Secondly, I am going to stash bust this year by finishing all projects that have been started or bought for (especially in the way of quilts). Within this I am not to purchase yarn/fabric unless in very small amounts as a memory aid to a wonderful day out, much in the way you might purchase a tea towel embossed with the subject you visited on a day trip. It is wonderful whilst rummaging through my stash to come across a pretty skein of sock yarn only to be reminded of a wonderful day out or holiday, often accompanied by hubby, the whole day comes flooding back. Or a purchase may be made if I need some extra fabric/yarn to finish a project.

There are two proviso’s,

Firstly, babies wait for no one, so baby knitting is allowed and applauded. There can be nothing more delightful than knitting for a baby, it really is one of life’s great joys, and certainly one to treasure.

And the other is that I should always be able to knit vanilla socks. Often the projects this year will be too large or complicated to take out and about with me. I find a sock is the perfect companion whilst chatting at knitting or waiting for appointments.

And another wish more than a resolution is to spend some quality time with our boys this year. It is so very easy for days to become weeks and then months with no real commitment to do this. Even if it is only to spend a Sunday having lunch once a month followed by a game of Monopoly. One can dream.

Wherever you are and whatever you are doing, I wish you all a Happy New Year, and most of all to have fun with whatever you are doing.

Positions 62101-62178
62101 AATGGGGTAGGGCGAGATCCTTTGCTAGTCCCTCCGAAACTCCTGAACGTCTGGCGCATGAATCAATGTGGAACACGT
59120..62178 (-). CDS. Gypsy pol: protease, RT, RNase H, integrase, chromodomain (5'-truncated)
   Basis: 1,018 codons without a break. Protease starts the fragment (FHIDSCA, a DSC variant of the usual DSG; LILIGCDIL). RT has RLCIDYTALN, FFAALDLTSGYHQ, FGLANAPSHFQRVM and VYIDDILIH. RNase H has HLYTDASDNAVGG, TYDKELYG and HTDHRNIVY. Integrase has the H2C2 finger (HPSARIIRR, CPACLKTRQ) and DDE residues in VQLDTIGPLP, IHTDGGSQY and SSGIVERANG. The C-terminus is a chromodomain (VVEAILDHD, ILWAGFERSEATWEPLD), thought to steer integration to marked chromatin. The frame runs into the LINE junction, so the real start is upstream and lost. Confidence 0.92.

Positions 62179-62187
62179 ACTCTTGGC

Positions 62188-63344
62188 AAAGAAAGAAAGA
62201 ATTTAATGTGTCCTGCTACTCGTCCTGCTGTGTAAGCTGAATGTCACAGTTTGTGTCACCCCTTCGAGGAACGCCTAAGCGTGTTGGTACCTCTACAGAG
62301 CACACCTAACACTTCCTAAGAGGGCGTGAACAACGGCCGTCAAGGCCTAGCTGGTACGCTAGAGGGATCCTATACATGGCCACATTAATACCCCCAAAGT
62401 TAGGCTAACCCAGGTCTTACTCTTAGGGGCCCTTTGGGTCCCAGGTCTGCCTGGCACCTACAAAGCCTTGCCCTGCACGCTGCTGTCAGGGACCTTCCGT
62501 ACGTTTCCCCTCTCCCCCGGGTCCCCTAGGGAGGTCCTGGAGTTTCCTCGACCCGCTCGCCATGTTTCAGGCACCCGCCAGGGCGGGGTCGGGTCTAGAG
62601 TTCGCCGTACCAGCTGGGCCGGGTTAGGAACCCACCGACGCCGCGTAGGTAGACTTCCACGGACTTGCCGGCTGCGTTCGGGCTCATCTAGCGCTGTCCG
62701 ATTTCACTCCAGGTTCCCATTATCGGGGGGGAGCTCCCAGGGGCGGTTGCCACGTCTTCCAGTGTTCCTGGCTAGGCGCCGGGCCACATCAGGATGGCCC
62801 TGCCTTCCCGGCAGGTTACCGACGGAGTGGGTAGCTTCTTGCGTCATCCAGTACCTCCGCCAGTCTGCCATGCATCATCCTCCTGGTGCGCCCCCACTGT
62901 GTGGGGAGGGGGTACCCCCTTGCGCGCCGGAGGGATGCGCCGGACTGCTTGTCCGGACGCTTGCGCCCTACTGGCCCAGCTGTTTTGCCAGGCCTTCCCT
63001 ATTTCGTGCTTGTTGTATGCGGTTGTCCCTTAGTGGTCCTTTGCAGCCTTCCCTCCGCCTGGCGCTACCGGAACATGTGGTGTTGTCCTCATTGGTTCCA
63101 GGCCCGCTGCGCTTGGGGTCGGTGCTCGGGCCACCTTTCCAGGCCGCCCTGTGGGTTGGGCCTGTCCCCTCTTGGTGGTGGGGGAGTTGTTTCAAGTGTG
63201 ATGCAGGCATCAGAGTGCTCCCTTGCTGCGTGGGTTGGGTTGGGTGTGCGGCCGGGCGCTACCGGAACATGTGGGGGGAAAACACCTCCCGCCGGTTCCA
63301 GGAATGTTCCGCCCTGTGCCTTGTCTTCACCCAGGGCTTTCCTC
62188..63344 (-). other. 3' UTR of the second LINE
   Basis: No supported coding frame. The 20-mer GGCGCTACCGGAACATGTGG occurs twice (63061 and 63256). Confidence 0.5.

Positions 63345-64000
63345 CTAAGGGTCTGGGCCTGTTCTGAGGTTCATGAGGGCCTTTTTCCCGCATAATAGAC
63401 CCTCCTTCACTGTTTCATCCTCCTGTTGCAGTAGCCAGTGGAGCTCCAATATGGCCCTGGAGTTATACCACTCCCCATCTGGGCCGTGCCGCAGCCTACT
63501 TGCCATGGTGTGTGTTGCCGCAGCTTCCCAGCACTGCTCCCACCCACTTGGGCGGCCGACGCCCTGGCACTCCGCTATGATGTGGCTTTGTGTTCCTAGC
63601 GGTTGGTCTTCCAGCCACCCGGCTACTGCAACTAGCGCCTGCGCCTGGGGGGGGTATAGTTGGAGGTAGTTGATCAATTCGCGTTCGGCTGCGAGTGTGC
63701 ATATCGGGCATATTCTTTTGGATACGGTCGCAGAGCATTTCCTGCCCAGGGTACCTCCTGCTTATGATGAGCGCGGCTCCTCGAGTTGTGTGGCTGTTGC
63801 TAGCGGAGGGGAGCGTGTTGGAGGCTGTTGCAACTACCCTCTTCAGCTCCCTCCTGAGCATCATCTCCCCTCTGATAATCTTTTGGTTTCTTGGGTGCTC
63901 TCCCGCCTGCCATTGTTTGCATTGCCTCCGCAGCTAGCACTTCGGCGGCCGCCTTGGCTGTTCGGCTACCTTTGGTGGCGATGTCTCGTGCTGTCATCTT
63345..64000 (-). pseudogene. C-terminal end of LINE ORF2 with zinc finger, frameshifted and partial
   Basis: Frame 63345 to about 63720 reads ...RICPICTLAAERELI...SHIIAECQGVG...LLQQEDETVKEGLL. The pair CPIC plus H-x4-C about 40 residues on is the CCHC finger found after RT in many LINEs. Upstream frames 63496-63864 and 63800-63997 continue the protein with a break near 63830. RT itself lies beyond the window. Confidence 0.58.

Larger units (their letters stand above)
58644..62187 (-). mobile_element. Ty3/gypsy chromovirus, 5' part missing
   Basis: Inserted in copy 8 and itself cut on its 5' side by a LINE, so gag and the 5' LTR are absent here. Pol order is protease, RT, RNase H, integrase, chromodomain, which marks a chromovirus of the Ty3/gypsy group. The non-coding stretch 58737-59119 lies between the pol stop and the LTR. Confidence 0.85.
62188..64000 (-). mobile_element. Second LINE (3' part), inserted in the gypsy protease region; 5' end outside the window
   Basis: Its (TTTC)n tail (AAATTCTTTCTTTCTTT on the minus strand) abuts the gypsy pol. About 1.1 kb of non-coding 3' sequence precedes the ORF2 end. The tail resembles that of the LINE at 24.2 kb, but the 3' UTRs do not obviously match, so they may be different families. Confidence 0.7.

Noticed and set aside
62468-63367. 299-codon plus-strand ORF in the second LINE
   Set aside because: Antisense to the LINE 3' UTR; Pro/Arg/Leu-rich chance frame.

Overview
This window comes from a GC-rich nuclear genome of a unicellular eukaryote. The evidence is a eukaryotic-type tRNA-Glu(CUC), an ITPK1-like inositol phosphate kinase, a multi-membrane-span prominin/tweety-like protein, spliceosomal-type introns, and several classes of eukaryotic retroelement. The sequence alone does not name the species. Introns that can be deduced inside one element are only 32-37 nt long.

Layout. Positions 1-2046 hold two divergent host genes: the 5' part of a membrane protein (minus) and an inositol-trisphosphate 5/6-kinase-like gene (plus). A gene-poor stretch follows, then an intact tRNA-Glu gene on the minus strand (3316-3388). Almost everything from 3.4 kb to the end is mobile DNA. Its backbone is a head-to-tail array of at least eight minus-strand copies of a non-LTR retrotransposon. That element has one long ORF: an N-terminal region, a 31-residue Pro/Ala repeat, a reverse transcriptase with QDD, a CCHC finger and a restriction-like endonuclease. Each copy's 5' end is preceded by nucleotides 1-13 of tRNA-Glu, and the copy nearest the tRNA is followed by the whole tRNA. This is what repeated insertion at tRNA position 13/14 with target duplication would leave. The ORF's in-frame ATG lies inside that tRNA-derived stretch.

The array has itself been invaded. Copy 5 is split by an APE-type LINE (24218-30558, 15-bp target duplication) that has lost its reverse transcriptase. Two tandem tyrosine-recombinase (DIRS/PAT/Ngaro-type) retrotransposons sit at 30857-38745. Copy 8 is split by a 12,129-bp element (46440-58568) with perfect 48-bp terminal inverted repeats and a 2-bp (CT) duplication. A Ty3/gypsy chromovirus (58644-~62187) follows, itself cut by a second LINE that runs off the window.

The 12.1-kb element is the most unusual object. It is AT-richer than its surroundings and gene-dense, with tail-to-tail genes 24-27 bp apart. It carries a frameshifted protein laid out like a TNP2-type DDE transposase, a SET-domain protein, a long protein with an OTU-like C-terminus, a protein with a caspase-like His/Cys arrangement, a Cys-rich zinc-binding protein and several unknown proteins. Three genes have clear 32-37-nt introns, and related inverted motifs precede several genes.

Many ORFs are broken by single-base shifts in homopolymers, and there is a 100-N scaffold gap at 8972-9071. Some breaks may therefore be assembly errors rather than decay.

love Mandy

Happy Christmas

May I introduce,

‘Fred’ our snowman Piñata. You will have to excuse that fact that Fred doesn’t have a pointy orange carrot for a nose, he has had to make do with half a tomato and a runner bean for his mouth, what with the price of coal these days.
He is packed full of goodies and is now ready for the day itself. Me – I am still in my jim jams… hubby has been doing battle this year with the marauding crowds, he has arrived home safely with turkey and all manner of goodies and has already opened the box of chocolate biscuits!
We are having a quiet Christmas, mainly because everybody received their Christmas presents ridiculously early this year, – the boys wanted theirs early and I couldn’t say no and then I had the sewing machine, still we have a few small items to unwrap. We have games galore, the Monopoly and Trivial Pursuits has been dusted off. A new game of Connect Four has been purchased. I am the Queen of Connect Four so it will be fun to find out if those boys can beat me yet. The boys are arming the Wii with new games and if all else fails we have Happy Families and Poker to play.